Shortly after I opened the studio, I designed a back-screen projector that was superb. A student’s father was a very clever mechanic, carpenter, electrician – he did it all. I gave him my plans, and he created the projector for me. Since I had given both of his kids scholarships, he only charged me the cost of materials.
I bought a very expensive piece of glass and had it sandblasted on the back. When an image was projected on it from behind, it would be caught in the coarse surface of the glass. From the other side, it was a brilliantly lit projected slide. It was alive! The color, the light, the dark, the definition. The projector was on rollers, so I could move it.
In the big lecture area where the classes were held, I had a wooden device that swung down from the ceiling and I mounted the projector on that. I had a remote system for triggering the next slide. The drop-down screen was about fifty feet away. I had telephoto lenses on the projector, and those slide carousels carried a hundred-some-odd slides without jamming. The entire system was tailor-made and had all the bells and whistles. Everything worked liked well-greased gears. It looked effortless.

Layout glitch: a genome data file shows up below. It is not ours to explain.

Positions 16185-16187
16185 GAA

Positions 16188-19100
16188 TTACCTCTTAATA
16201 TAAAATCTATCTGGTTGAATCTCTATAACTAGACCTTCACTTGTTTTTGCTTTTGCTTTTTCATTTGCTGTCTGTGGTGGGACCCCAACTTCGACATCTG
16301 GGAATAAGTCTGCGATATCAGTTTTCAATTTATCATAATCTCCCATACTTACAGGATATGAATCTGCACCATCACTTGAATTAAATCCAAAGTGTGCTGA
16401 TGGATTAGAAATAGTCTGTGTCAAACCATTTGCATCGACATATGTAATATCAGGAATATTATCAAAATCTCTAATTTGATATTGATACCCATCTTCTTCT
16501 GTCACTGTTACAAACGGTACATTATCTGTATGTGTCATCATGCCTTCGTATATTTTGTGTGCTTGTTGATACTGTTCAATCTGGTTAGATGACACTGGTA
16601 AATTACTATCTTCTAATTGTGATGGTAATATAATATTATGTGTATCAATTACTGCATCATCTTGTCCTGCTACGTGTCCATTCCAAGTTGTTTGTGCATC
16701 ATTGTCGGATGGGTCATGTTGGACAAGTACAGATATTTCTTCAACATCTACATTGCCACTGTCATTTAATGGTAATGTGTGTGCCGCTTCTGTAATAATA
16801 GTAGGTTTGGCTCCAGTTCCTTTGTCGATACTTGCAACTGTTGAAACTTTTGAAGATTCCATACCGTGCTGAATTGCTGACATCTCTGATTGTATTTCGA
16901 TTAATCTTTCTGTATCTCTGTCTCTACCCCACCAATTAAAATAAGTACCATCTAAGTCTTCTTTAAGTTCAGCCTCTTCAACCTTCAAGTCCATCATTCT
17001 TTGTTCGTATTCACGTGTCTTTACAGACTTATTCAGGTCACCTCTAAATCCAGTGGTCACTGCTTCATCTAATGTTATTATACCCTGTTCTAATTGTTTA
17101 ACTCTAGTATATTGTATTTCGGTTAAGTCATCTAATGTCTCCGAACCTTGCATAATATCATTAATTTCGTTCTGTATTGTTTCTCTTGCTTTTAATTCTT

Through the years I collected hundreds and hundreds of slides that I had taken from all the art books I ever had. I had a massive library, which is now in storage. There are so many art books that are too basic and such poor quality. My library and reading list was the best of the very best. These were the books that had taught me when I was teaching. I was able to integrate and relate very complex concepts in a way students could understand, and utilize. With my slides and the back screen projector, I could draw directly over an image to perfectly illustrate how the master artist whose work we were analyzing employed geometric design and the Golden Section. Students could see the sophisticated, disciplined structure in every work from the brilliant minds of artists such as Leonardo, Michelangelo, and Picasso.